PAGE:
Quoted in Literary Hub article by Laura Tillman on 18 July 2018

Tillman, Laura. 2018. Inside the Slow-Motion Disaster on the Southern Border: Testimony from the Rio Grande Valley. Literary Hub 18 July. <https://lithub.com/inside-the-slow-motion-disaster-on-the-southern-border/&gt;.

Elizabeth Kennedy, a researcher based in Tegucigalpa, has been tracking cases of asylum seekers rejected in the U.S. who returned to their countries in the Northern Triangle and were then murdered. Amid the confusion over the last month about family separations, and debates about who “deserves” asylum and who does not, Kennedy is placing in relief the stark fact of how these stories can and do end. Migrants make a long and treacherous journey and arrive at the U.S. border, either on bridges or by crossing illegally. Many of those from Central America ask for asylum, a right enshrined in the Universal Declaration of Human Rights and in domestic law. Some warn they fear certain death and then, upon returning to the countries and people they have learned to fear, that certainty is proven out.

“We’re told that in the Northern Triangle there’s such generalized violence that you can be in the wrong place at the wrong time, a bullet is shot and just happens to hit you. But that’s not the situation. You’re in this place, your killer is in the same place, and they shoot a bullet that is meant for you,” Kennedy said.

To qualify for asylum, migrants must show they have a well-founded fear of persecution based on their race, religion, nationality, political opinion, or membership in a particular social group. The slight malleability of the term “particular social group” has left a tiny opening for immigration attorneys to argue on their clients’ behalf when they seek refuge from gangs or abusive partners and authorities in their own countries are unable or unwilling to protect them. The vast majority of these cases have been rejected by immigration judges. Then, last month, Attorney General Jeff Sessions reversed an immigration court’s ruling in an especially heinous case of domestic violence, in which a Salvadoran woman had been brutally abused and repeatedly raped by her husband, and said that most domestic and gang violence cases will no longer qualify asylum seekers for refuge in the U.S. The reversal virtually guarantees that Kennedy’s death count will continue its uptick.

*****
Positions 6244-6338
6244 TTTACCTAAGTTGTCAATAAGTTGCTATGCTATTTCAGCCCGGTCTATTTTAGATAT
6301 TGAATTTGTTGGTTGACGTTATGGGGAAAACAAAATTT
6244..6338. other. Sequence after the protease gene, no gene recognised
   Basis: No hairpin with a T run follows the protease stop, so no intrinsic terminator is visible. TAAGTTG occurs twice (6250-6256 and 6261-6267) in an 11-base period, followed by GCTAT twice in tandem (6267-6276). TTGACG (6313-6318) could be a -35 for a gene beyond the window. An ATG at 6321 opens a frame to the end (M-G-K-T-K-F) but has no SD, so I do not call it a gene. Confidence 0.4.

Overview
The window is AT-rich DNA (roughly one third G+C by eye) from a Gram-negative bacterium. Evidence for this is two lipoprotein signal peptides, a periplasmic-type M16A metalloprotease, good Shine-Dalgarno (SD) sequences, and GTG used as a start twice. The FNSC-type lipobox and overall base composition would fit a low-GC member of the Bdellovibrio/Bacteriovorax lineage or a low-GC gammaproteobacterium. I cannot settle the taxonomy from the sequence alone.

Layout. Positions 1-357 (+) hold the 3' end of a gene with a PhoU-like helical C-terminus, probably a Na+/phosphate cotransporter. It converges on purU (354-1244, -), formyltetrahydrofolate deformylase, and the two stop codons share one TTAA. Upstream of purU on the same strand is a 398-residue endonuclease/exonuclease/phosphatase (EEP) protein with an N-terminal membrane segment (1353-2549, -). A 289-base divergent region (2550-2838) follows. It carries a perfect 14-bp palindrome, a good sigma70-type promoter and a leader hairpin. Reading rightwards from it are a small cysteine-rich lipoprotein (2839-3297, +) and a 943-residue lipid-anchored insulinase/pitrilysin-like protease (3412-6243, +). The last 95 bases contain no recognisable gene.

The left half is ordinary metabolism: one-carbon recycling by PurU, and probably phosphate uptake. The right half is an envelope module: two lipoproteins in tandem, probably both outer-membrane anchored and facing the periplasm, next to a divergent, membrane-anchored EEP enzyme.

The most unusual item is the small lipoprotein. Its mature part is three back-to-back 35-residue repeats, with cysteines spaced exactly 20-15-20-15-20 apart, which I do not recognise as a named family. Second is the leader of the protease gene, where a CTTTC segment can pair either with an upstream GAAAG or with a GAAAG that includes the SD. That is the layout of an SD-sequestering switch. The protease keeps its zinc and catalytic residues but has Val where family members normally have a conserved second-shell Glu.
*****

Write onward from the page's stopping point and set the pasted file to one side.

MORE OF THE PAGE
When I called Senda de la Vida, the shelter where Brian had spent several months, Pastor Hector Silva immediately knew who I was talking about. “We know he went back to Honduras, but we never heard anything from him after that.” He’d never returned. Whether that was good news—that Brian had found some respite in Honduras or elsewhere, or whether it was a sign of something graver—Silva couldn’t say. Kennedy searched her database and turned up no articles with his name, but sent along a handful of news stories detailing unnamed young men who had been gunned down after returning to Honduras from their attempts to make a life in the U.S.

At a Brownsville bar along the expressway, a customs officer told me that asylum was a “beautiful thing,” that should not be awarded to migrants from Central America simply in search of a better life. When I got home, I called Elizabeth Kennedy in Tegucigalpa, to learn more about what happens when asylum claims are rejected. Some of these names are withheld, either for the comfort and security of migrants, or for government employees unauthorized to speak with the media.

Elizabeth Kennedy: The answers you get are only as good as the questions you ask.

Elizabeth Kennedy: I do ultimately see it as a sign of hope that so many people have been angered by separating families, that they’re shocked and hurt and don’t know what to do and want to do something. I have to find hope in that. It’s frustrating the short attention span of almost everyone. I’m realistic that those upset now, in not too much time, are going to be upset about something else and more or less forget.

Leave a Reply

Fill in your details below or click an icon to log in:

WordPress.com Logo

You are commenting using your WordPress.com account. Log Out /  Change )

Facebook photo

You are commenting using your Facebook account. Log Out /  Change )

Connecting to %s